I wanted to do another comparison of the PPP calculated position of a rover antenna left at a survey site for 24 hours with the estimated position of this same rover using Emlid Studio’s PPK correction. But this time both units were on a non-moving platform (land instead of sea ice). The base line was about 11 km.

In Emlid studio, using static processing, I was able to get ~74% fix solutions (I did note that the fix/float results did not seem to differ very much). The average latitude/longitude outputs were within a couple centimeters of the PPP estimated rover position, but the elevation values were off by ~42 cm! This is really not giving me confidence in using any PPK results for elevations values for my project! I can’t figure out where this discrepancy is coming from. I did the same comparison using both the combined gfzrnx and original RINEX files as the base station and got the same results to make sure it wasn’t the splicing tool causing this issue.

The rover file was recorded at 5 second intervals and is larger, so I posted to google drive here:

Permanent Land Base Station gfzrnx combined files:
*Note - I also posted the same data in original format not spliced together: PermBase_OriginalRINEX.zip

Rover Station File:

Here is a screenshot of the Emlid Studio settings I used to PPK - I used a 30 second interval (rover recorded at 5 second intervals).

Thanks in advance…

I get about a 2 cm horizontal and 6 cm vertical difference in coordinates of your 4/27 “rover” file when comparing the CSRS-PPP static value with an RTKLIB static differential (11 km baseline) value. If you got a 42 cm vertical difference I would guess there’s an antenna height error somewhere along the line. Perhaps a mixup with the 2.0 meter and 1.505 meter heights or something not being applied correctly. I’m using the latest RTKLIBExplorer version, not Emlid Studio.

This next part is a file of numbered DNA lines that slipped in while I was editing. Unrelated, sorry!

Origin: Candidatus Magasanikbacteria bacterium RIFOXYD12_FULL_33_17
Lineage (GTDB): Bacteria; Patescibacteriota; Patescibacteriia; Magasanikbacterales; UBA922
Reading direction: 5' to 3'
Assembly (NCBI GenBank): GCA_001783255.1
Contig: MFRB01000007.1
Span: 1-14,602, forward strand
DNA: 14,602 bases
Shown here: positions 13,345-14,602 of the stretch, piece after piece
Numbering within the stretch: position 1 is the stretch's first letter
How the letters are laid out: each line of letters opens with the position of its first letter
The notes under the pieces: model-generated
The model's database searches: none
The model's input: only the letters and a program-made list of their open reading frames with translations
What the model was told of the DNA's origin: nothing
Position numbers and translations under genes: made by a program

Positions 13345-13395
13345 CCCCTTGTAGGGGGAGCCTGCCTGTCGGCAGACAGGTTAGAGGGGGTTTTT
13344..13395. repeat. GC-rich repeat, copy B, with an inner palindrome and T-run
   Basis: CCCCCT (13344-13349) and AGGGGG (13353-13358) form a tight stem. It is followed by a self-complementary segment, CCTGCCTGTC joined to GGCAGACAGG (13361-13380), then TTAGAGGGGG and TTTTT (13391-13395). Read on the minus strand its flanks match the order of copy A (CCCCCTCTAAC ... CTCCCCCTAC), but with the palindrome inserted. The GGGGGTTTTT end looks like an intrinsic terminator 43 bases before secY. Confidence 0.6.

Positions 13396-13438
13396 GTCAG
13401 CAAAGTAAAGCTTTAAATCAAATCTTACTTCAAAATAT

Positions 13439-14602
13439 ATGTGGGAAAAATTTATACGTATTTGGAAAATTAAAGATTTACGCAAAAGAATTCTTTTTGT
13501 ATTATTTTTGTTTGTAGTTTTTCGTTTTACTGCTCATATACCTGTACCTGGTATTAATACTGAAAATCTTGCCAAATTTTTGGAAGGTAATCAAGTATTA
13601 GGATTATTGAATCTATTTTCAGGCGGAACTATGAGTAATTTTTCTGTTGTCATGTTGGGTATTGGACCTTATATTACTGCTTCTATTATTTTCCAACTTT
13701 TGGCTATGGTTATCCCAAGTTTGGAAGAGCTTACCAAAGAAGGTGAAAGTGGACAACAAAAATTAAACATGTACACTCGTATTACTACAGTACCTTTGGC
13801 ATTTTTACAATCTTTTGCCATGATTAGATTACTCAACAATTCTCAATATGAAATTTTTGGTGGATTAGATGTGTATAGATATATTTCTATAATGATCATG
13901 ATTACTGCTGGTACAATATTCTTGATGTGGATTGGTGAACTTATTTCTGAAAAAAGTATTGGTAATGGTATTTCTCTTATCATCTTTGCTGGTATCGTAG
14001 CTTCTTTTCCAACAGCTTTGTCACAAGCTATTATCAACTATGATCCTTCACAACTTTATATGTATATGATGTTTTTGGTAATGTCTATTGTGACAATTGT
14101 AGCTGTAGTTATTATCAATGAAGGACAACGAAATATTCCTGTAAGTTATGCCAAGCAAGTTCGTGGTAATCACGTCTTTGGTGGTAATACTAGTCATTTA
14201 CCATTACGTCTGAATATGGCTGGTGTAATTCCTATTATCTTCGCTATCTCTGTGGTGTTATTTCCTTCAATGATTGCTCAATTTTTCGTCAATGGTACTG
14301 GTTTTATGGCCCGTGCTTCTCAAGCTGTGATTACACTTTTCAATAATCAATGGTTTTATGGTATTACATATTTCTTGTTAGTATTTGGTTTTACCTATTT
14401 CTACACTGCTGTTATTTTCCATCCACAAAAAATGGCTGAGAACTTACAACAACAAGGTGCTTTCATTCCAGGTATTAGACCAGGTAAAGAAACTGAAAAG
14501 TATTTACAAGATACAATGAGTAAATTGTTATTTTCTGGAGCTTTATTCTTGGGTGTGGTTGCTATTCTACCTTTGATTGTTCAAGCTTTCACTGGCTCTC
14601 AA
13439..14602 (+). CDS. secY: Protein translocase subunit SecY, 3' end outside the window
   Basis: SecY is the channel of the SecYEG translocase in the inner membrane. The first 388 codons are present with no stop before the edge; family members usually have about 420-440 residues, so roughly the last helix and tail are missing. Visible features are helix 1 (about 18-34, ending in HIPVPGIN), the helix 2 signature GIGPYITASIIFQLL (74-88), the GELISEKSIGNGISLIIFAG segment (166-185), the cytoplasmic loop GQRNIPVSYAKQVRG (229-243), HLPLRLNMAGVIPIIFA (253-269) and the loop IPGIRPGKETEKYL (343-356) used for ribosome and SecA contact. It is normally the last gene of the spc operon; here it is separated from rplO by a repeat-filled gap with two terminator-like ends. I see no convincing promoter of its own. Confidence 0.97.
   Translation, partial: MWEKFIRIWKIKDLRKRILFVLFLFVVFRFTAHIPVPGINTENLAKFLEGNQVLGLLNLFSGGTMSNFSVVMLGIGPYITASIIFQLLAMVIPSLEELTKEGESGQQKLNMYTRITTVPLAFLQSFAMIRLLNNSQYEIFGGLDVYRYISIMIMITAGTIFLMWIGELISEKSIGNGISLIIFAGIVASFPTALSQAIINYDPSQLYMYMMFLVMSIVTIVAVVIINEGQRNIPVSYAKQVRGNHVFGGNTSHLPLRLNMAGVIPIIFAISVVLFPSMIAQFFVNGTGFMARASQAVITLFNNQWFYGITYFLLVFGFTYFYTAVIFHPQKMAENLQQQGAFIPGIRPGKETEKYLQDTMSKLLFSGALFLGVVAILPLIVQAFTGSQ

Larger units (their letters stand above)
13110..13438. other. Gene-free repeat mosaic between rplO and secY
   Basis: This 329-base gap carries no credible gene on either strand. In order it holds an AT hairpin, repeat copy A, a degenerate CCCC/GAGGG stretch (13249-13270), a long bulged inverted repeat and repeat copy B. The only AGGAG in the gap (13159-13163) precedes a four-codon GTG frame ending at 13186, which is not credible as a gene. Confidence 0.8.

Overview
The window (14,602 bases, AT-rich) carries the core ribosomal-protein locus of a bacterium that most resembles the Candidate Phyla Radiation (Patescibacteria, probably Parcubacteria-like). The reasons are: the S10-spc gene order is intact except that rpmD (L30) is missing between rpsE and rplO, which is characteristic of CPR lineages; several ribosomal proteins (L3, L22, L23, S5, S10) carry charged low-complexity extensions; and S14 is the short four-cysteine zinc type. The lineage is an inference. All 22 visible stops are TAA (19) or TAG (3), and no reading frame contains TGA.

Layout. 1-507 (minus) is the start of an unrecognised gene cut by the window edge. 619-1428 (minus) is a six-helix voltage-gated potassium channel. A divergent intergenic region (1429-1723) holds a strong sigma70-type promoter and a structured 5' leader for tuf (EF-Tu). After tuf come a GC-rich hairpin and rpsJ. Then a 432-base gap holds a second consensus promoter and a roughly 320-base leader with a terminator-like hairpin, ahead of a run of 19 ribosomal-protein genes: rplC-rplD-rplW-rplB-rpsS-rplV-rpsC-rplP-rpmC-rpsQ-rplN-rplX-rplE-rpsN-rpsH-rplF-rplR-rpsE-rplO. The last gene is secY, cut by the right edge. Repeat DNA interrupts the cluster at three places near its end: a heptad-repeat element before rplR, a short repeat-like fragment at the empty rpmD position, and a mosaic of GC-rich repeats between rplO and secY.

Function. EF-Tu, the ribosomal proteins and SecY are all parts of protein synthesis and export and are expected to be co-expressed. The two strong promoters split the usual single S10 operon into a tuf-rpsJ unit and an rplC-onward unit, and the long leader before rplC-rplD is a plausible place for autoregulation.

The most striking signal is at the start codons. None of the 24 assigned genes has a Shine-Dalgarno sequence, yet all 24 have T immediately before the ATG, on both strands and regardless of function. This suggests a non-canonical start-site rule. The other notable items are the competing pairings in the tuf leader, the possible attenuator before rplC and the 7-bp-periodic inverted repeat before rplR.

The quality of your rover file on 4/27 looks good. Unfortunately your base files for 4/26 and 4/27 seem to be of poor quality. CSRS-PPP fixes 91% of the observations of your rover file, but only 38% of those of your 4/26 base.


Hi Peter,

Thanks for sharing the data! I’ll need some time to take a closer look at it. Still, I’d agree with @jbonde002 about the fact that a 42 cm difference looks like improper height settings. Can you please specify what values from NRCAN you compare with the data from Emlid Studio? It looks like there may be some kind of confusion with the vertical datums.

HI Polina,

I was using the NRCan PPP calculated position of the rover which was: 79.98707427 N, 85.9465512 W with an ellipsoid height of 7.404 m
ECCC_reach__raw_202204270639.pdf (1.6 MB)

Yes - it seems that I had an antenna height error in Emlid Studio that lead to the 42cm discrepancy. You can see in the picture of my previous post that I left the height as 0 cm. I tried again and entered the correct values here (1.505 for base and 2m for rover) and the calculated PPK ellipsoid height was 7.339 m, which is 0.0656 m less than the PPP estimated ellipsoid height. This is much closer, and similar to what jbonde002 found.

I was under the impression that if I had entered the antenna height in the ReachView3 App while setting up the antennae in the field, that I didn’t need to enter the height in Emlid Studio again. That this in fact would be applying a height correction twice? But I guess I was mistaken.

Hi Peter,

Great you found it out!

Well, if you set up your antenna height in the Logging tab, it’s automatically recorded to the log. Then, it’s automatically uploaded to the Emlid Studio so you don’t need to insert anything manually.

From your previous screenshot, I can see that in both base and rover cases your antenna heights were detected as zero. However, if I use your files, both of the heights are uploaded correctly. Please take a look at this screenshot:

I suggest restarting the Studio to make sure it can read your heights correctly. Let me know if they are not uploaded correctly.